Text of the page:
During those 6 hours, I personally reflected on the trip (while I doodled some pictures, which is one of the ways how I tend to decompress and just absorb things that are happening to me and around me. I had bought a sketch book and a nice pencil in one of those cute shops in Kashgar), and here is where I discuss my overall final thoughts.

Some Final Thoughts

First, about a year ago, I would have never, ever, thought that in my lifetime I would take selfies with the Terracota Warriors and get buried in the desert in the middle of a mini sandstorm. I never thought that I would see the landscapes that I saw and feel the spiritual power of some of the locations. I didn’t think that I would be able to tell these tales about traveling along something as historic as the Silk Road, and yet…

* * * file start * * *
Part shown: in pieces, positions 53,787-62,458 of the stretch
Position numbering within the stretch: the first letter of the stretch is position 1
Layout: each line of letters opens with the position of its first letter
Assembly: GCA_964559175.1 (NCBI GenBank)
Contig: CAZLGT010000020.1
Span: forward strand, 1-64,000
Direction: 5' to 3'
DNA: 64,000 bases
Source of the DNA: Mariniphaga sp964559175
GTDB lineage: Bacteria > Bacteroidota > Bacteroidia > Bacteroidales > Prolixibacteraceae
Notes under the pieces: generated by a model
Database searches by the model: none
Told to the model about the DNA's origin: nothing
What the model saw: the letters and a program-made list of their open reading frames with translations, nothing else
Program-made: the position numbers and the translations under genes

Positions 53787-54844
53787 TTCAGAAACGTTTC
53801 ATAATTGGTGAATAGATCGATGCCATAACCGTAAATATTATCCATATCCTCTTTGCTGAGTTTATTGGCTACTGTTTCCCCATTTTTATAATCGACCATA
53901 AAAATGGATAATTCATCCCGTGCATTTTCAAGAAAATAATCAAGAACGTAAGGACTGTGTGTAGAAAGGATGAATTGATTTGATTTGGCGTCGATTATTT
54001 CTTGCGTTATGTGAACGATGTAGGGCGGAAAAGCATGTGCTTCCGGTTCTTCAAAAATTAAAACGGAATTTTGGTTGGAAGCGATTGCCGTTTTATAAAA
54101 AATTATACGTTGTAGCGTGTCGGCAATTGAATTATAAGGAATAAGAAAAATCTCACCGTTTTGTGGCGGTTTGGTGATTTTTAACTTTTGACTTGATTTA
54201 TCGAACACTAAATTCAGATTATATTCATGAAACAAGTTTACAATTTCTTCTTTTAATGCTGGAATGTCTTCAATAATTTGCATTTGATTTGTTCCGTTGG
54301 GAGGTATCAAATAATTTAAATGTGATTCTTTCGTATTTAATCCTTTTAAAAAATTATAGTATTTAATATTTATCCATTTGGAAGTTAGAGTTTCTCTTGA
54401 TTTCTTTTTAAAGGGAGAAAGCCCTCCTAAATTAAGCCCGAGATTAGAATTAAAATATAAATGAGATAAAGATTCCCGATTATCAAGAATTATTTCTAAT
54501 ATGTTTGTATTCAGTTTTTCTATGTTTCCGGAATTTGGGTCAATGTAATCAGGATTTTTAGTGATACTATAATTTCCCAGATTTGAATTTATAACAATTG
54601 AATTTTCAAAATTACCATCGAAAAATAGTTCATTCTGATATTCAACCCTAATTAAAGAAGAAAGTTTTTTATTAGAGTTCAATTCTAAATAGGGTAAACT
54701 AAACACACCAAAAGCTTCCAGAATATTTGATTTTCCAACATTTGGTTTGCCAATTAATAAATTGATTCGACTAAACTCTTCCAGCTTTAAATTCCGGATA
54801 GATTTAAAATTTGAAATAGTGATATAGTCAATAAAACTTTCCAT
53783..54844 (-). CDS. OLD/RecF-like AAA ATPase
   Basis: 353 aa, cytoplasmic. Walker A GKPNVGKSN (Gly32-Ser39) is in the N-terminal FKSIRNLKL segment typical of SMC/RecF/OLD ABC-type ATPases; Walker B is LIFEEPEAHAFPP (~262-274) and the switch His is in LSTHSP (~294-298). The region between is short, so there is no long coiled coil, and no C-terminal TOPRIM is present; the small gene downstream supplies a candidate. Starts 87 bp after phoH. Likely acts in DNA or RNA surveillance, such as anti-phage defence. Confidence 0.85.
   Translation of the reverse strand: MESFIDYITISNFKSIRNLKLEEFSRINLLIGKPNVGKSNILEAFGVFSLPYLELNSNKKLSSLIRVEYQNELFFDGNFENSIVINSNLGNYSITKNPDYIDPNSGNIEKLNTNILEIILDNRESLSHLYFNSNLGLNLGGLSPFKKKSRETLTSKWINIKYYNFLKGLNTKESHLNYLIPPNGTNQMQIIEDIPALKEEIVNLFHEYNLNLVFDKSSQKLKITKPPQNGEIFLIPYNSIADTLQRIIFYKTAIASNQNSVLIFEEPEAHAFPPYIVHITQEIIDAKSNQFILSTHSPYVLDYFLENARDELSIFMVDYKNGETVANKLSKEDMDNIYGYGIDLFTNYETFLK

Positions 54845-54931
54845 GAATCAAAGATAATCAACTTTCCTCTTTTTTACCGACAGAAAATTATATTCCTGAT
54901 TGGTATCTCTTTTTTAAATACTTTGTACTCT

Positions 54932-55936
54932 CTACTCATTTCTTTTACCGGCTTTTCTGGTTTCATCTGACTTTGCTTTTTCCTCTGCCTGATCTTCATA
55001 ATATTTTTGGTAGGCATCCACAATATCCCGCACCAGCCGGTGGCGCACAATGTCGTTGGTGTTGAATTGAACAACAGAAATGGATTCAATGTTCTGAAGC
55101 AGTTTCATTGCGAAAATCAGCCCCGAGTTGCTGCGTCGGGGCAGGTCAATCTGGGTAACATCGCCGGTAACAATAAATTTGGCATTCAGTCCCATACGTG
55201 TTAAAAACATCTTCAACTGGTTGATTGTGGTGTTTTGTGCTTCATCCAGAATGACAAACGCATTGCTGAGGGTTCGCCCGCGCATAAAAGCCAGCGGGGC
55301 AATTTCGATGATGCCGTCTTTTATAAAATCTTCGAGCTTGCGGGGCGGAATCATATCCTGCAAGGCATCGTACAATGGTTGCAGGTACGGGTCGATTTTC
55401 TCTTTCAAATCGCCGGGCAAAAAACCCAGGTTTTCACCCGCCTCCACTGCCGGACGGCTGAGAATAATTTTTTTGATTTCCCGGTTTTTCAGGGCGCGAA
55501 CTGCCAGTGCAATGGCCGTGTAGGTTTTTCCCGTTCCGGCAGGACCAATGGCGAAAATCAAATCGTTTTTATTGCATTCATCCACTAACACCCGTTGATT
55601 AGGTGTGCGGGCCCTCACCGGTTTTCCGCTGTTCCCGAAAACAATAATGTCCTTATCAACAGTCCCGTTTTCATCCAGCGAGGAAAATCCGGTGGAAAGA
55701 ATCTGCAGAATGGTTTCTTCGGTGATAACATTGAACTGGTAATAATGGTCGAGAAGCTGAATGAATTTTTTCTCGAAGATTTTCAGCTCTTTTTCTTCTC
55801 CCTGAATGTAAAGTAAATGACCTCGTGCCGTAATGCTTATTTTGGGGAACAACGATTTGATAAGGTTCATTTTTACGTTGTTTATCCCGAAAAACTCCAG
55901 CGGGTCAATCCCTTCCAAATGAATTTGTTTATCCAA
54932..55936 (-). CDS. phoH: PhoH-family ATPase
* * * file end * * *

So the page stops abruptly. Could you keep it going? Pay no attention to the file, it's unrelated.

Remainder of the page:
I’m telling them now, to you all.

What I felt traveling across China to experience everything that we had experienced are still hard to put into words. I can only say “happy,” “joyful,” “amazing,” and other similar adjectives so many times before those words just cannot describe what I remember about those emotions anymore. So I won’t bore you with such words and phrases.

But at least I can say that, inside of my memories and myself as a person, I can carry the true meaning of my memories and my emotions with me. Even if I can’t perfectly describe it, that’s perfectly fine. Perhaps one of the most important lessons that I’ve learned on this trip is that you don’t need to put words to a feeling all the time, especially if they’re all jumbled and complex. What matters more is what those emotions mean to you, what you will gain from them, and what you can give to others as a result of them.